If you’re going to share an inspiring quote from a celeb, or a wonderful feel-good story, a couple of words of advice…
You can go for a quick hit and a few likes by sharing the essay Steve Jobs didn’t write on his deathbed. Problem with that is the fact checkers are on your case. Sooner or later the SEO bots and social media algorithms will catch up.
At which point all your quick hit fake shares will work against you.
I hope you’re ready.
Half a dozen alone this morning while I sat in a park. All typed with my thumbs in Apple Notes. They were curated when I got home to a bigger screen and a keyboard. A couple merged, one discarded. This is my new normal based on the past month.
I haven’t decided whether this is a consequence of setting aside “work” for a while to focus on creative writing or the iPhone connecting me directly to my usual repository of ideas (aka Apple Notes).
I shall continue to observe…
The people of Japan like to save money. Problem is they usually put it in “safe”, low interest bank accounts. That ties money up and means over the long term, savings fall in value. Not great for a country facing the pressures from an aging population.
NISA is a tax-free investment product that turns savings into stocks. It’s meant to appeal to younger people who might be more willing to take a risk with their money, but don’t need the drama of trading. However, take up has been low.
Bringing Imma into the picture might attract the attention of the instagram savvy youth of Japan. However, whether the message “let’s invest for 20 years” works with a piece of software that might not be around in 10 remains to be seen.
Then again, could the same be said of any celebrity used for an endorsement? At least Imma will vanish because of a software retirement rather than being cancelled after another scandal.
In my experience there are two approaches to visiting another country or city as a tourist.
In the first the trip is meticulously planned. Countless websites are visited, brochures bought and influencers inspected. The trip becomes a confirmation that what we saw in our research was “true”. Variation risks us feeling cheated.
In the second, basic information is gathered. We arrive with nothing but a phrasebook and a mental blank canvas. What happens does so by accident, not by plan. It is all but impossible to be disappointed because we have no expectations.
I suspect my approach to travel is closer to the second. Much to the occasional annoyance of Mrs H.
There’s a few more changes to the website, which I hope will make it easier to use.
That’s all for this month.
I think I’m going “selfie blind”.
I barely notice them now as they drift past the timeline.
Experience has taught me the post is likely to be self-indulgent, shallow and lacking in any real insight. The poster is chasing “engagement” through pithy self-revelation that lacks any meaning or depth. Far more effective if they happen to be young, “conventionally attractive”, female.
There’s more insight in the posts that share charts, illustrations and photos of work completed.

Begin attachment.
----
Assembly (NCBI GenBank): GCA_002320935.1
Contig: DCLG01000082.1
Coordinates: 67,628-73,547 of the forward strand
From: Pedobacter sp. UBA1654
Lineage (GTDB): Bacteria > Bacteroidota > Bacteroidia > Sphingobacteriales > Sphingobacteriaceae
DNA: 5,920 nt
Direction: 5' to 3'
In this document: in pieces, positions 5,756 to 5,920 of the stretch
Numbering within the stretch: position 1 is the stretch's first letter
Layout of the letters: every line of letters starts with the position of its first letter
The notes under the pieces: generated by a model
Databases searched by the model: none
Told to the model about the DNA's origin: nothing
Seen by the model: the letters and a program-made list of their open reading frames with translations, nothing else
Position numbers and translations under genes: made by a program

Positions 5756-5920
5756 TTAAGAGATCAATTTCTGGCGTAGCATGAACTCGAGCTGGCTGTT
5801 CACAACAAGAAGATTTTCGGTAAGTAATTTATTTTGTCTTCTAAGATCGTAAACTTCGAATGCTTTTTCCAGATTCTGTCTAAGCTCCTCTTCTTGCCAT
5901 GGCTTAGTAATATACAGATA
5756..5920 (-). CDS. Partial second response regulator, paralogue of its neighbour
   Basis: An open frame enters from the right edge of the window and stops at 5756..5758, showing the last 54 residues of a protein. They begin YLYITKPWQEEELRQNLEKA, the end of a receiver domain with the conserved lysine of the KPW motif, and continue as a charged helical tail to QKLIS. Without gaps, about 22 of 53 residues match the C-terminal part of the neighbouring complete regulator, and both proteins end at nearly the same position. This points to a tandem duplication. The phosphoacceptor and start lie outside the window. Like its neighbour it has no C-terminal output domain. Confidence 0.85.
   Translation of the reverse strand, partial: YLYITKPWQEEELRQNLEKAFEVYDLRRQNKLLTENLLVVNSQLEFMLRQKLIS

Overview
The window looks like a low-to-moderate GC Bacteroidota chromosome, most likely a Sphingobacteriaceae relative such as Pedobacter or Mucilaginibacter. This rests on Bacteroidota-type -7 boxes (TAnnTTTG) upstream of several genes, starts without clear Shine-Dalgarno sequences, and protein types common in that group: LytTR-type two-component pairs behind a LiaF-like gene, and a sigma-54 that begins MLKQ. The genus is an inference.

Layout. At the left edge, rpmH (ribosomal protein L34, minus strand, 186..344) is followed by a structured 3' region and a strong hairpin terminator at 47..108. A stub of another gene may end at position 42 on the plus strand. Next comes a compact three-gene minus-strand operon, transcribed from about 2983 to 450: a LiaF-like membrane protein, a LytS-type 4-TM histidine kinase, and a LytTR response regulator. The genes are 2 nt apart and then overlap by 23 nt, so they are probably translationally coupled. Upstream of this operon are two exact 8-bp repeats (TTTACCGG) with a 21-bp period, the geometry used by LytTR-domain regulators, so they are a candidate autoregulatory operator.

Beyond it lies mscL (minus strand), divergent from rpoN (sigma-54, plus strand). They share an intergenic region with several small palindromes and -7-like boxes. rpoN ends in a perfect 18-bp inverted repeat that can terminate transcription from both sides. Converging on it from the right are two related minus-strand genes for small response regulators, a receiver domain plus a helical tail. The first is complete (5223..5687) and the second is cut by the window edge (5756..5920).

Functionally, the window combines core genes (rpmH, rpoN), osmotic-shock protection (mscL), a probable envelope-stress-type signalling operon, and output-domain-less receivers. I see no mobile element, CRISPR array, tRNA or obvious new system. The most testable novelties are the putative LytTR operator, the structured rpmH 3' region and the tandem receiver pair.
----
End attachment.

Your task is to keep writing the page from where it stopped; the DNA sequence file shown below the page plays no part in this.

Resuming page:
Which begs the question…
I’ve had long and heated discussions about why “anonymous survey” means I’m not telling you who said what. Nor am I letting you look at the handwriting so you can second-guess who said it.
Which is why trust issues are so easy to create when you promise responses are anonymous, and the platform says otherwise.
Both of my Western Digital backup disks decided to break a few months back. Fortunately I also backup on the cloud, so could recover much of what was lost.
Except for my collection of films and TV shows purchased on Apple iTunes over the years. Now lost after a region changed rendered them ‘unavailable in your location’.
I sometimes wonder what archeologists three or four thousand years from now will think of our society when it’s been lost to endless upgrades, tech glitches and takeovers.
I love the chaos there. One minute I’m chasing down street photos, the next reading someone’s heart wrenching tale of woe (only to realise it’s fanfic for some show everyone else has heard of), then laughing at comics.
And it all feels so damned positive.
I think it was gagman Tim Vine who said, “if you don’t like that joke, don’t worry, another one will be along in a second”.
That’s how I think of Tumblr. As a gagman’s stream of consciousness let loose.
One of those things you notice while wandering around. It’s not uncommon to find maps for toilets in Japan. Useful in its own way.
Whether this is a one-off, or I had too much time on my hands to notice, this map overlaid a visual and tactile representation. My photo isn’t great, but you can just make out the braille and symbols for different toilet styles, walls etc. They’re the off-yellow marks.
Probably worth reflecting on if you’re creating maps and layouts for your facilities.
I’ve seen this too many times on change programs. Far too much effort is put into trying to preserve “the old ways” in one form or another. Some of the common ones I’ve seen:
I wouldn’t suggest ignoring the old ways completely, you need to help nudge people forwards. But I wouldn’t be so eager to make exceptions “just because that’s how we used to do things”.
Time got the better of me this week. Unfortunately I’ve not had enough of it to put together the weekly missive.
The site’s being rebuilt, which has taken a bit longer than expected.
Hopefully normal service will be resumed next week.